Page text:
# How learning Scala made me a better programmer

People will often tell you how learning functional programming / C / their current favourite language paradigm will make you a better programmer even if you don’t actually use it.

I mean, yes, I suppose this is true. It’s very hard for learning new things about programming to not teach you something general purpose, and if a language is unfamiliar enough that it’s not just a syntax change you’re almost certainly going to learn new ways of thinking along with it. I don’t know that it’s the most efficient way to become a better programmer, but it’s definitely not a bad one.

Scala, though, while there are a bunch of neat features which I still miss and occasionally emulate badly, I can point to a much more concrete and useful way in which it made me a better programmer. Unfortunately a) I don’t think it’s likely to work any more and b) You’re not going to like it.

When I was learning Scala back in… 2006 I think it might have been? Certainly early 2007 at the latest. Anyway, sure I was learning interesting things about static typing, object orientation and functional programming (maybe not much of the last one. I already knew Haskell and ML tolerably well), what I actually learned the most about was from an entirely different feature of the language.

Specifically that the compiler was ridiculously buggy.

I assume things are much better than they used to be these days, and I’m sure my memory is exaggerating how bad they were at the time, but it feels like back then the development cycle was compile, run tests, report compiler bug. I think I probably hit more compiler bugs than most people – I’m not sure why; maybe I just had a tendency to push at the edge cases. It could also be that I just was nicer about reporting them than most people, I don’t know. Either way, there was a reasonable period of time when I had the top reported number of bugs on the tracker (I think Paul Phillips was the one who ousted me. Certainly once he came along he blew my track record out of the water).

Back in the dim and distant past when I wrote “No seriously, why Scala?” someone asked the question “Why isn’t a buggy compiler a show stopper?”. There were some pretty good answers, but really the accurate one is just “Well… because it’s not?”. You pretty quickly learn to get used to a buggy compiler and integrate its bugginess into its work flow – not that you come to depend on it, but it just becomes one of those things you know you have to deal with and compensate for. It potentially slows you down, but as long as you have good habits to prevent it tripping you up and the rest of the language speeds you up enough to compensate this isn’t a major problem.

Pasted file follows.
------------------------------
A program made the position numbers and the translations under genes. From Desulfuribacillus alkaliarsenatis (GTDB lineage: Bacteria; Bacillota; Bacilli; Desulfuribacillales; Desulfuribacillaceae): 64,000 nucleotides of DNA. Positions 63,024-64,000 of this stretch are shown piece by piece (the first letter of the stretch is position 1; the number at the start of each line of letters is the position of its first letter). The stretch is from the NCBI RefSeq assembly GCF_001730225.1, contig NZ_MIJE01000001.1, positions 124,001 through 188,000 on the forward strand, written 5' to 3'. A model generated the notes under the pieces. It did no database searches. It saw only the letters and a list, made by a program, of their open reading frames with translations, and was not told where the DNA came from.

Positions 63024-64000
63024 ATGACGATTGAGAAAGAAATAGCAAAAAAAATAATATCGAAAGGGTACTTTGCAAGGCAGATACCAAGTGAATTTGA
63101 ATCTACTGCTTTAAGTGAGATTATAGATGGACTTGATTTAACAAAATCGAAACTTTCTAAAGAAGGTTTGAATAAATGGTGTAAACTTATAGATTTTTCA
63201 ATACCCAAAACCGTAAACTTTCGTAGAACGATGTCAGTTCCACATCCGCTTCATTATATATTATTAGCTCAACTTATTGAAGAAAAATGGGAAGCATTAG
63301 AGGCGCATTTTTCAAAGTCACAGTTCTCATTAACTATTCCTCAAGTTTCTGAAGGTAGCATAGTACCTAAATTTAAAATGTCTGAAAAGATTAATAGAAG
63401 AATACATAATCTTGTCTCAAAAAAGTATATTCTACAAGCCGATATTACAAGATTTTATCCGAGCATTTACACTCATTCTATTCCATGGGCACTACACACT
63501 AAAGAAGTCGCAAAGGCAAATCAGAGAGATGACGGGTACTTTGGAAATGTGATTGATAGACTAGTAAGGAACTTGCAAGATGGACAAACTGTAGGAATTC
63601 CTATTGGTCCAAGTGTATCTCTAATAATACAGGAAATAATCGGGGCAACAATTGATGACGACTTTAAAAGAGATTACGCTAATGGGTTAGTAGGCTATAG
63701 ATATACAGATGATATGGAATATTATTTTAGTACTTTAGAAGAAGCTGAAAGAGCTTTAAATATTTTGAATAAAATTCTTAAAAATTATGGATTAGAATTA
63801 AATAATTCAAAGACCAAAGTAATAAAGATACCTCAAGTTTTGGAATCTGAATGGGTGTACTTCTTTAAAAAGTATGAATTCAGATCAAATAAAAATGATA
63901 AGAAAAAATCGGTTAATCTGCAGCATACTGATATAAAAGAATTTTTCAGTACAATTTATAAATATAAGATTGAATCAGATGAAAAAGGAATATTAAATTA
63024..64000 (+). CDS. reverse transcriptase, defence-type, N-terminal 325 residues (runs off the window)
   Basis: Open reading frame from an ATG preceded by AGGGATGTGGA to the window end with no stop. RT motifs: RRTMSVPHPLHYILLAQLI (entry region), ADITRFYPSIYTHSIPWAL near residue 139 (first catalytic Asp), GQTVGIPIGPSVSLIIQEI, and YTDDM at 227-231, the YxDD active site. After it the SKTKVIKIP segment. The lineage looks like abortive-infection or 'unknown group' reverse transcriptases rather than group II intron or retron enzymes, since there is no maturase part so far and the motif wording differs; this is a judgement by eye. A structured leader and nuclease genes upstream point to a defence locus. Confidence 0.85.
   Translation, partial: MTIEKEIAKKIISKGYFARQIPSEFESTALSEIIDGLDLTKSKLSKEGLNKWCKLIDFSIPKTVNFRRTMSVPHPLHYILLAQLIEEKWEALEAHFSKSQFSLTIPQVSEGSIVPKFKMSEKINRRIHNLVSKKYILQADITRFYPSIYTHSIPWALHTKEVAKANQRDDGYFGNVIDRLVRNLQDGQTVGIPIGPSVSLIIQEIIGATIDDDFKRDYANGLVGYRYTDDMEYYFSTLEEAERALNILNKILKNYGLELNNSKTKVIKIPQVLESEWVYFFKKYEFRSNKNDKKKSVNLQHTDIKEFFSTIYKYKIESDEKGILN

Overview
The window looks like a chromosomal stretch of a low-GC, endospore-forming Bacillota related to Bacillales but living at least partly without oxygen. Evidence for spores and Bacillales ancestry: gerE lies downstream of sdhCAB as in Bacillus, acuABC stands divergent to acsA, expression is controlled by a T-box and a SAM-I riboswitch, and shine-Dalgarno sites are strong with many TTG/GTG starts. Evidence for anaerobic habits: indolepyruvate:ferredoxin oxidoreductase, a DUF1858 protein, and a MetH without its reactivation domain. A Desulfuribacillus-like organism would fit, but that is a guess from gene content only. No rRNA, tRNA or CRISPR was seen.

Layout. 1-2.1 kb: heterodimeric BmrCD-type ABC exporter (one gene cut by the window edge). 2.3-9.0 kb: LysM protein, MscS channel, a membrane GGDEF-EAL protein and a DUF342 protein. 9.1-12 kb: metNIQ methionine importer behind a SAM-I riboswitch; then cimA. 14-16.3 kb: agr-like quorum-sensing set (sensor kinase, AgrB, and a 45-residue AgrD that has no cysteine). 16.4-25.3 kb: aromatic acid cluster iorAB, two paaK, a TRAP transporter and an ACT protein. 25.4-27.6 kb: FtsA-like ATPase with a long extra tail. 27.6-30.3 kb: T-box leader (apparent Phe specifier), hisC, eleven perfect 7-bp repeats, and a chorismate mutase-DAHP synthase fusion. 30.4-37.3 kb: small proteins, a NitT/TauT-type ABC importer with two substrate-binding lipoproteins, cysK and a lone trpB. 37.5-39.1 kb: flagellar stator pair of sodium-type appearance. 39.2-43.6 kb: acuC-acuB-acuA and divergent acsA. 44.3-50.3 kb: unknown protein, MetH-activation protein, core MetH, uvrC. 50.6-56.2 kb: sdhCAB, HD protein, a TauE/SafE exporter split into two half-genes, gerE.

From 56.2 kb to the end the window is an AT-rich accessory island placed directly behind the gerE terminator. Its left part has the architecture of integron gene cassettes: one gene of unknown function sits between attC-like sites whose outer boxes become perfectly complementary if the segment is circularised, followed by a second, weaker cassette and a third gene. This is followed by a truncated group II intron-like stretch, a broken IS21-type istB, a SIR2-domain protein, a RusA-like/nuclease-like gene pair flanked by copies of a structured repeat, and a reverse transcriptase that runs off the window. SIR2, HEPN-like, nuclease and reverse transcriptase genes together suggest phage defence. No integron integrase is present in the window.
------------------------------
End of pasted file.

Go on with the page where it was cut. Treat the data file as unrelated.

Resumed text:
I’m not saying I’d actively seek out a buggy compiler today. Obviously if you can choose to not be slowed down this is better than being slowed down, and no matter how good your procedures for compensating for it eventually you’re going to be hit by a compiler bug in production. If I even need to say it, there are clearly downsides to writing production code with a buggy compiler.

But from the point of view of my development as a programmer it was amazing.

Why?

Well, partly just because being good at writing a decent bug report is a nice skill to have to endear you to a maintainer and this is where I learned a lot of those skills (though it took me being on the wrong end of bad bug reports to properly internalise them).

But mostly I think because just it was really useful having that much practice finding and submitting bugs. In much the same way that we spend more time reading than writing code, we also spend more time finding bugs than writing bugs. Having lots of practice at this turns out to be super helpful.

Compiler bugs have an interesting character to them. Most good advice about debugging advises you to not assume that the bug you’re experiencing is in the compiler, or even your system libraries, and that’s in large part because it indeed rarely is, so you tend not to experience this character too often.

What is that character?

It’s simple: You cannot trust the code you have written. You cannot deduce the bug by reading through the code until you get a wrong answer. The code is lying to you, because it doesn’t do what you think it does.

To an extent this is always true. Your brain does not include a perfect implementation of the language spec and the implementation of the all the libraries, so the code is always capable of doing something different than you think it does, but with compiler bugs you don’t even have the approximation to the truth you normally rely on.

“Code is data” is a bit of a truism these days, but with a compiler bug it’s actually true. Your code is not code, it’s simply the input to another program that is producing the wrong result. You are no longer debugging your code, you are manipulating your code to debug something else.

This is interesting because it forces you to think about your code in a different way. It forces you to treat it as an object to be manipulated instead of a tool you are using to manipulate. It gives you a fresh perspective on it, and one that can be helpful.

How do you debug a compiler bug? Well. Sometimes it’s obvious and you just go “Oh, hey, this bit of code is being compiled wrong”. You copy and paste it out, create a fresh test case and tinker with it a little bit and you’re done.

This will probably not happen for your first ten compiler bugs.

Fortunately there’s a mechanical procedure for doing this. For some languages there’s even literally a program to implement this mechanical procedure. I find it quite instructive to do it manually, but that’s what people always say about tedious tasks that are on the cusp of being automated. Still, I’m glad to have done it.